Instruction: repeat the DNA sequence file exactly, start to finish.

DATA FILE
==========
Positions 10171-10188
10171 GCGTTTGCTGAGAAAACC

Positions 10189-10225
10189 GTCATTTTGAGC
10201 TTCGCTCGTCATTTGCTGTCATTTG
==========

Positions 10171-10188
10171 GCGTTTGCTGAGAAAACC

Positions 10189-10225
10189 GTCATTTTGAGC
10201 TTCGCTCGTCATTTGCTGTCATTTG